Evelyn Bauer liked to pick her nose. And if it were only that, it might have been okay. Because a lot of the other kids liked to pick their noses, too. What kid doesn't, in some secret moment, have the urge to put her fingers in and see what she might find? But Evelyn also liked to play with her boogers. And, perhaps if they'd been honest, most of the other kids in the class would have been okay with that, too. But what ten year old child, after all, is honest? Sure, they all liked to play with their boogers. Squish them between two fingers, see how far they would stretch, stick them to the bottoms of their desks. Evelyn, however, seemed to enjoy it too much, and she did it without shame. By the age of eight, almost every child in the world has learned at least some small measure of shame. If nothing else, when caught with a finger up the nose, the most obnoxious child will pretend to have had an itch. If caught squeezing one of the little things between the pages of a book, what child wouldn't know to play stupid, to toss the book under the desk, above all to deny, deny, deny? What child would be so stupid as to smile, hold the thing up for you to share, brag at its size, its color, its texture? No child. Except for Evelyn.
What was worse, she ate them. Molly Gerwin, who sat directly beside Evelyn, saw her do so one day in the middle of a particularly boring math lesson. The truth was, Evelyn didn't so much enjoy the taste of boogers, didn't so much want to eat them as she wanted to eat everything. Her chubby belly stretched the confines of even her "husky" sized pants. It had been touch and go since the beginning of the semester for Evelyn, ever since she stood in front of the class and told everyone that her favorite animal was a snake, and her favorite color was white, but the booger-eating incident was the end of any hopes for friendship and acceptance she might have had. Even Andrew Yardley, the glue eater, couldn't countenance that kind of behavior.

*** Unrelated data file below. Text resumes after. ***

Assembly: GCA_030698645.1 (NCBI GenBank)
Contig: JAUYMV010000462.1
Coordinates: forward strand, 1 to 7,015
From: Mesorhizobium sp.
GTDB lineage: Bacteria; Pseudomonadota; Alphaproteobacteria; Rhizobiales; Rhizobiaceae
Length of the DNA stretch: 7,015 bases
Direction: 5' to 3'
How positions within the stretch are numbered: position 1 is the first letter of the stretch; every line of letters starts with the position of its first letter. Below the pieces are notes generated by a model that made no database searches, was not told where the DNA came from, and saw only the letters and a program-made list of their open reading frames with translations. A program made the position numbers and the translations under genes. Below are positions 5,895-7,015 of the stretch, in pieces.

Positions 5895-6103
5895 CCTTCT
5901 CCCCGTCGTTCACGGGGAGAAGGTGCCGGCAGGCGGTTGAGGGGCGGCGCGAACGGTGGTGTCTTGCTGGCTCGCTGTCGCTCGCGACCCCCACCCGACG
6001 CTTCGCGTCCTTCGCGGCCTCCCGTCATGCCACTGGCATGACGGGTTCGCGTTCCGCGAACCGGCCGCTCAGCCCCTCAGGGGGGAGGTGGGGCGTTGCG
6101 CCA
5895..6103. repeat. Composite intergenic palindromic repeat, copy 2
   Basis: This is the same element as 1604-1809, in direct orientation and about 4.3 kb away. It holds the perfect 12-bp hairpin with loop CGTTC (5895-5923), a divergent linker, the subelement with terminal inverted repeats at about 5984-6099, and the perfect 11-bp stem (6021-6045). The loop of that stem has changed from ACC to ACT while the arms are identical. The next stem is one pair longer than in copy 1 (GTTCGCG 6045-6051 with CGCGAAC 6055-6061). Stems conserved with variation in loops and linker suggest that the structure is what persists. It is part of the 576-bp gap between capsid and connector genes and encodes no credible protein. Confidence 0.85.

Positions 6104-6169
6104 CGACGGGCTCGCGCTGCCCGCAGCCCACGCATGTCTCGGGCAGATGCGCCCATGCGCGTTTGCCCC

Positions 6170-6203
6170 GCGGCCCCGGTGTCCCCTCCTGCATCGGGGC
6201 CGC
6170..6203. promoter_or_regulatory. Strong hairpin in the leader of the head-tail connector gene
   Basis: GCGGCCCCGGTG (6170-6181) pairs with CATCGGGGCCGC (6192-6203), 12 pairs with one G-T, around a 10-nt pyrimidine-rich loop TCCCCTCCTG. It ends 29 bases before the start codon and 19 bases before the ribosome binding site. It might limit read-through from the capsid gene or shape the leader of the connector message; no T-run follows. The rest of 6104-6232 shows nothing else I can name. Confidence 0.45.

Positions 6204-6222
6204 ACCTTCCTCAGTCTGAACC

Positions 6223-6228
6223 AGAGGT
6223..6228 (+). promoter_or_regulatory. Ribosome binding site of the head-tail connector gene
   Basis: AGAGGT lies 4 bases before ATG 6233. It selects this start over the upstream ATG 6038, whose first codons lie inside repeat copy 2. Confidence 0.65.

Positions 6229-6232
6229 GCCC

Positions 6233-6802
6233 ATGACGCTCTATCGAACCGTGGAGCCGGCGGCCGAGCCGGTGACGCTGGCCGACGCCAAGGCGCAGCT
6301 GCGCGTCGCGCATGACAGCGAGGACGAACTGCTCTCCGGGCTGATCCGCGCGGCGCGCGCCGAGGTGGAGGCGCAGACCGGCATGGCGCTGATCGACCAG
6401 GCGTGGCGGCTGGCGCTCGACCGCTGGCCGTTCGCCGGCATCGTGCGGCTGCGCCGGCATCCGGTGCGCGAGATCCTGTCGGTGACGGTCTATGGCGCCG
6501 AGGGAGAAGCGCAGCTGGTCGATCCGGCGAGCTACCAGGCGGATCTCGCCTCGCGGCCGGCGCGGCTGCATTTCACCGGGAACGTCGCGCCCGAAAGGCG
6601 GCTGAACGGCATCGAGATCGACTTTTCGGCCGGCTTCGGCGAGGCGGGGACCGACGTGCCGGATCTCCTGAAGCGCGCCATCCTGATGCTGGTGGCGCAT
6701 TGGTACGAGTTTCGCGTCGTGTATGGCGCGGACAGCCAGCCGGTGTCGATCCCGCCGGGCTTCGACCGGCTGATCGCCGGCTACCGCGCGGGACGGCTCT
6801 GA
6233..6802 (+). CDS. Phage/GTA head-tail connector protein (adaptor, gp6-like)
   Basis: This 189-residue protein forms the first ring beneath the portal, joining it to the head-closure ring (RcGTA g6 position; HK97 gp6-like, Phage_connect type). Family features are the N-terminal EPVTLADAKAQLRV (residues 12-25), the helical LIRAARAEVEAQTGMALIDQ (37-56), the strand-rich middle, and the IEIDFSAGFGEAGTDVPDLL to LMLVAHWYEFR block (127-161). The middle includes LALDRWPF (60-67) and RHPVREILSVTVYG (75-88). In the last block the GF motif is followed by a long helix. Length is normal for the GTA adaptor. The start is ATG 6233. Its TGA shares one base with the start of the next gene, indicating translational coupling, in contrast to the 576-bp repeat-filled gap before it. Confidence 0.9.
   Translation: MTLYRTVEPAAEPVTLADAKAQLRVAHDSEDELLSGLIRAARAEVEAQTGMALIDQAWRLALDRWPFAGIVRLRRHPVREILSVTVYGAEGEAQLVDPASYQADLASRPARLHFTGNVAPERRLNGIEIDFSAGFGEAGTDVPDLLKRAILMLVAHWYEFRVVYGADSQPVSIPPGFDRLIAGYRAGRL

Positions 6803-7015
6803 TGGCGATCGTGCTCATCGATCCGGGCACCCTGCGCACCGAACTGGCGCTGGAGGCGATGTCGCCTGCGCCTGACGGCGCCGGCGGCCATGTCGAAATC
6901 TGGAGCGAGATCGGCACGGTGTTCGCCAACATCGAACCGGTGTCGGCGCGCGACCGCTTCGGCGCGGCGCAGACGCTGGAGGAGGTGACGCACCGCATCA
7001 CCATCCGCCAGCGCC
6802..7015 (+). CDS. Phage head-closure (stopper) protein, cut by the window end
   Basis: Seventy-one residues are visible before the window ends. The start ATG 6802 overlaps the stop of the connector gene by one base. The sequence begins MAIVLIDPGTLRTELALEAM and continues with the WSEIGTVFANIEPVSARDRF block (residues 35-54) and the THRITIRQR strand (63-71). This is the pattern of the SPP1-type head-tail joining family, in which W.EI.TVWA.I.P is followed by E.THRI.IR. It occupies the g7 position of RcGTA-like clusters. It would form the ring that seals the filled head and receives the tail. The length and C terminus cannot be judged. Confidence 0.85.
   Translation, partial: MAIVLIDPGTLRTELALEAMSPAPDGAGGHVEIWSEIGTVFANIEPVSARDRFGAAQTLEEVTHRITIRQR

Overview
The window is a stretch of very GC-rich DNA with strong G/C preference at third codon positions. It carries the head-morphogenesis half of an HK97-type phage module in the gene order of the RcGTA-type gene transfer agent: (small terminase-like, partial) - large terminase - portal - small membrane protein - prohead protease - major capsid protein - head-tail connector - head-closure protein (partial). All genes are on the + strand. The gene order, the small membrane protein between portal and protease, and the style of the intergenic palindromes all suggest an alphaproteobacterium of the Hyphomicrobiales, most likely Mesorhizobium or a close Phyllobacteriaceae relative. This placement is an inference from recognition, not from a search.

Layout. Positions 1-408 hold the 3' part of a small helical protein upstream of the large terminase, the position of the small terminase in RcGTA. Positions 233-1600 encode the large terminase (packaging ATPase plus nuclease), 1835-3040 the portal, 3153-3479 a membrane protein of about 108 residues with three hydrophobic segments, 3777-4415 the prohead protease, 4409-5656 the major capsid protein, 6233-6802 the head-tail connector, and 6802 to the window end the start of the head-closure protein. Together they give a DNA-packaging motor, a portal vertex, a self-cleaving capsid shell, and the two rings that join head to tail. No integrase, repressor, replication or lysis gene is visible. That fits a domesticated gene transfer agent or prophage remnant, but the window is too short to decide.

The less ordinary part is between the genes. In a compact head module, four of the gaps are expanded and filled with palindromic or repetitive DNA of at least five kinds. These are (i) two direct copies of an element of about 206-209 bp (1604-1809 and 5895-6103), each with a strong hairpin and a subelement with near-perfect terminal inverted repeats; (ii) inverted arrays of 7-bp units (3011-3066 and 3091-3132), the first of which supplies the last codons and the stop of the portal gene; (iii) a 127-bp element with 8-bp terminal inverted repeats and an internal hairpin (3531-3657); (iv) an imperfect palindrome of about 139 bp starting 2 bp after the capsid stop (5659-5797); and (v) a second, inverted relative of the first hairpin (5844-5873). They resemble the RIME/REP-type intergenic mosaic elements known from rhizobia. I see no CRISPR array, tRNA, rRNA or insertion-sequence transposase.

"I heard that her mother taught her to eat boogers," he told Toby Knightly, brazenly licking a sticky rivulet of glue from his number two pencil.
"Why would she do that?" Toby asked, but he didn't have to.
"Because they're too poor to afford any other food," he said. That Toby Knightly had to ask how Andrew Yardley knew this just showed how green the boy, who had just moved from Minneapolis when his father got a job at the General Motors plant, truly was. "She's a blue card, stupid. Get with it."
And it was true that Evelyn's mother had signed her up for the free school lunch program. A single woman whose husband had left her, she worked two jobs to support herself, her daughter, and the aging mother she put up in a small rest home on the other side of town. Annabelle Bauer's story would have been perfect for inclusion in a politician's stump speech, if only some happy spin could be put on it, a reference to perseverance, maybe, or the old saw about bootstraps. If only Annabelle could afford boots. She could hardly afford to keep the heat on and the pantry full. So, after swallowing her scant supply of pride, and forcing her daughter to swallow yet another of her famous mayonnaise and iceberg sandwiches, Annabelle filled out the paperwork that entitled Evelyn to a bright blue card, the color of which, glaringly obvious among the other students' yellow cards, was used to enforce the strict social stratification of the elementary school as much as it was used to provide needy children with free daily helpings of Salisbury steak, canned green beans, and half-stale dinner rolls. In two years, the administration at Forest View Elementary School would begin printing all lunch cards on yellow stock, in response to complaints from several parents about bullying. But they were too late to save Evelyn ... To read the remainder of Matt Sailor's story, purchase a copy of the 2012 edition.edition.
Matt Sailor is Editor-in-Chief of New South, Georgia State University's journal of art and literature. He is currently pursuing his MFA in fiction, also at Georgia State.